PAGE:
Kennedy's 'Postcards from
The rules of engagement
Jonal entry 992 | Monday, June 12 2006
I've always wished I'd had a course in high school that was common in my mother's and older brothers' high school years, called "forensics." Forensics is more commonly known these days as the study of evidence (as in all those crime scene investigation shows now so popular on CBS, NBC, and Fox). But in the days in which it was a high school course name, and in the first definition in this dictionary, it was "the art or study of formal debate; argumentation." I believe that forensics was offered in high schools as preparation for the study of law, as at least in my mother's generation, most lawyers were not college graduates and even to this day many are graduates only of law schools (more comparable to technical schools than liberal arts colleges).
I think of this now because at this time I wish I knew more than I do about the formal "rules of engagement" in debate. What I do "know" is what I've been able to absorb from the culture over the past 50 years. But ignorance has never stopped me from charging ahead, so I'm going to propose what I think should be the rules of engagement in debate, discourse, and dialogue on this forum. I hope this might make it easier for some to participate and better use the list and the main purpose it serves.
1. Read the forum discussions to form opinions, learn, change opinions, or refute opinions. As you read, plan to participate by adding something from your own insight, ask questions, or argue against the writer's points. Try not to react to your hot-button words by imposing your prejudices on them but delve into what the writer means and is saying. By a "hot-button word," I mean here a word so charged in my mind or yours that whenever we see it it automatically rivets our attention. This may make us miss the whole point of the discussion if the "hot-button word" is used only in passing or as an example of something more germane to the point.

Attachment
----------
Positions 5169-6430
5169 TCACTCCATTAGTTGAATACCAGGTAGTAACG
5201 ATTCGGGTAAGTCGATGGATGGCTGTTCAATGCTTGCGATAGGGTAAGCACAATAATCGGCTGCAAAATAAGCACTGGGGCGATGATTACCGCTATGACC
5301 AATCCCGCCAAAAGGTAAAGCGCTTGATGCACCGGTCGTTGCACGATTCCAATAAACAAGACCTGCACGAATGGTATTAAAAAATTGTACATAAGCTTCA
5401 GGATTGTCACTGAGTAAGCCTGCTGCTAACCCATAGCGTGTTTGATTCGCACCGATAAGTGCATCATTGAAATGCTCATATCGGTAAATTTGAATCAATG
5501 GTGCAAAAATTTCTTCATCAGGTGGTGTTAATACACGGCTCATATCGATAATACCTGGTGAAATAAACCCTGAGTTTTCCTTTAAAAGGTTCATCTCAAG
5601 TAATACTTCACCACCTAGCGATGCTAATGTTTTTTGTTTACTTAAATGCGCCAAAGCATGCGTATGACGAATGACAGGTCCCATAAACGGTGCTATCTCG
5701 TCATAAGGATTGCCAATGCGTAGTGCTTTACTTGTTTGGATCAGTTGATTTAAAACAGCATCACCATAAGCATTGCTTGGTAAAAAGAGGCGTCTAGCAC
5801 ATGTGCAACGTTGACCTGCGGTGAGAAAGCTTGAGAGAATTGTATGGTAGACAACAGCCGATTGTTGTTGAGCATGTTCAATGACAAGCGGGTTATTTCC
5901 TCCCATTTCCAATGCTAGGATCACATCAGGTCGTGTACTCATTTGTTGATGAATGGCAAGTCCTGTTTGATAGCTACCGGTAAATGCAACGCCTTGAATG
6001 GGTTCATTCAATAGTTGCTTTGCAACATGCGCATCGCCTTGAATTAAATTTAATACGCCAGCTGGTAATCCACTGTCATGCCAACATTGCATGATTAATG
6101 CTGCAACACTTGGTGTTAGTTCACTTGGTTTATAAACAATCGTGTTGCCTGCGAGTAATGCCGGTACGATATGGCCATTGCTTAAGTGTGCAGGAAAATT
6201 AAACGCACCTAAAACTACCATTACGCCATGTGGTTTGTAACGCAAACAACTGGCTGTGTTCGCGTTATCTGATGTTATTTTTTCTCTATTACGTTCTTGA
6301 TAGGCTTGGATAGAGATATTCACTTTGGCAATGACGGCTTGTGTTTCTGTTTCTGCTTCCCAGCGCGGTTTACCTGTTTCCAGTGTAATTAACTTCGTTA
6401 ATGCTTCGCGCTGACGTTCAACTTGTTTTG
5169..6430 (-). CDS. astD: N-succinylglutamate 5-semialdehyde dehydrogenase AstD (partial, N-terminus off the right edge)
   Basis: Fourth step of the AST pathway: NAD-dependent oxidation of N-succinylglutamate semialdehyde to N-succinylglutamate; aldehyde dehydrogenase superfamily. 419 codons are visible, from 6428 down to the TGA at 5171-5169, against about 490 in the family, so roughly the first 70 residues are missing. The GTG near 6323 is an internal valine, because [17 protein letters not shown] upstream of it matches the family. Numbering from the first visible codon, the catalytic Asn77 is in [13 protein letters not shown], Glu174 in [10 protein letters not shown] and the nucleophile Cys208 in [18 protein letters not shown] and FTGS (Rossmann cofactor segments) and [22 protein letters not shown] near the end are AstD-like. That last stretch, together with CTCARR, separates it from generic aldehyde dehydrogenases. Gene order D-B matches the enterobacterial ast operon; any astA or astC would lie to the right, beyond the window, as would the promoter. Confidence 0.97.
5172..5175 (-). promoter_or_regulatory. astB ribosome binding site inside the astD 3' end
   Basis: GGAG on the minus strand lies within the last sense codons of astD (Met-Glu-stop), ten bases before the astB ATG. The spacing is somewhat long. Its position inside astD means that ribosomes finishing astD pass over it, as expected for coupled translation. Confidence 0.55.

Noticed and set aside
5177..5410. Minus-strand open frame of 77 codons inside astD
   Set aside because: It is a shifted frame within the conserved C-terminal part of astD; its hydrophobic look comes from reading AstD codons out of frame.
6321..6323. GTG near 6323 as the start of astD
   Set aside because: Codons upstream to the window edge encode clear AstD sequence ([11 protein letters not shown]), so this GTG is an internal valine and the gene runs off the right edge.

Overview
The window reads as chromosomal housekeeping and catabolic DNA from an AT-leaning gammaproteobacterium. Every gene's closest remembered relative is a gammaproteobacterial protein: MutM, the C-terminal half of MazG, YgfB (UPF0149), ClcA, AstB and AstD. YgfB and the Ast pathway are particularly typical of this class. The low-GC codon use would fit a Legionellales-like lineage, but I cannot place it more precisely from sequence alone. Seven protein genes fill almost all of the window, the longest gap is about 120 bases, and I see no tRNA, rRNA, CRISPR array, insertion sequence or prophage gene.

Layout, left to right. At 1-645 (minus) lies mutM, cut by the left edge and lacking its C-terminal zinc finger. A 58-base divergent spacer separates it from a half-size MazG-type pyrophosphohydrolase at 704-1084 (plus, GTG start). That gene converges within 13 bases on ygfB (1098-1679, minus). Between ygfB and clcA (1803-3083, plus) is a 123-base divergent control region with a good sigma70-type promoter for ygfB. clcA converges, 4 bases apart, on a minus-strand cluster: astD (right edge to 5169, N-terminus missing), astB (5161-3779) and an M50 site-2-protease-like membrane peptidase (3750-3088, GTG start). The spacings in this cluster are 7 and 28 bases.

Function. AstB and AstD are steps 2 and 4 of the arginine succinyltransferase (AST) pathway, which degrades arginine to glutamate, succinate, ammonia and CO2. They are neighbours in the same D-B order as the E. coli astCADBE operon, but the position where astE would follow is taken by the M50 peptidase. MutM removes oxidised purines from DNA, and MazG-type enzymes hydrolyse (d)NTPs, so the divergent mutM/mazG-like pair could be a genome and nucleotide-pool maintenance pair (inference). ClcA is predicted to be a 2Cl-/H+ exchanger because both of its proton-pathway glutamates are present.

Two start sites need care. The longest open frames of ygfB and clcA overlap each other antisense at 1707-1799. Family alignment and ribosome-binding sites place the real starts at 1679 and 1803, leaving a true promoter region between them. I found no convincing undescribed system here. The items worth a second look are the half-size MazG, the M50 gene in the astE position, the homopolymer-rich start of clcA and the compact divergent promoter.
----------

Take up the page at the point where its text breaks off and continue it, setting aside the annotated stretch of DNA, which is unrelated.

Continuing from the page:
2. Pick your battles. What's worth fighting for in your values system? This applies to life, of course, but should be considered when getting into discussions and, especially, arguments.
3. Pay attention to the thesis or hypothesis. Are you sure you understand the proposition (proposed fact or point) you're about to answer?
4. Make sure you're right, then go ahead (Davy Crockett). If you're not sure what the proposition means, ask for clarification. If you're not sure about the definitions of any of the words used, look them up, or ask.
5. Assume the truism, "silence is consent." If you don't address a point, the writer and audience have a "right" to assume you are granting the point (tacitly agreeing to it)...even if you may not be sure what the point is.
6. Address the major theses (ideas, claims, points) before the minor ones. What is the major thesis this (article, letter, speech, proposition) is about...? For example, in a recent piece in which I took issue with Bob Lonsberry's opinions about the right to assemble in public facilities, I began by saying about his major points, "I agree with most of his points, but don't agree with what he said about protestors."
7. Support your contrary opinions with facts, or at least logic. "If 'A' is 'A,' 'A' is not 'B' or 'C.'" Examples of how your opinions work out in real life, either from history, experience, or speculation, are also helpful.
Seven is perfection, so I'll quit. I hope this hasn't been "talking down" to anyone and also hope it helps rather than hinders discussion here.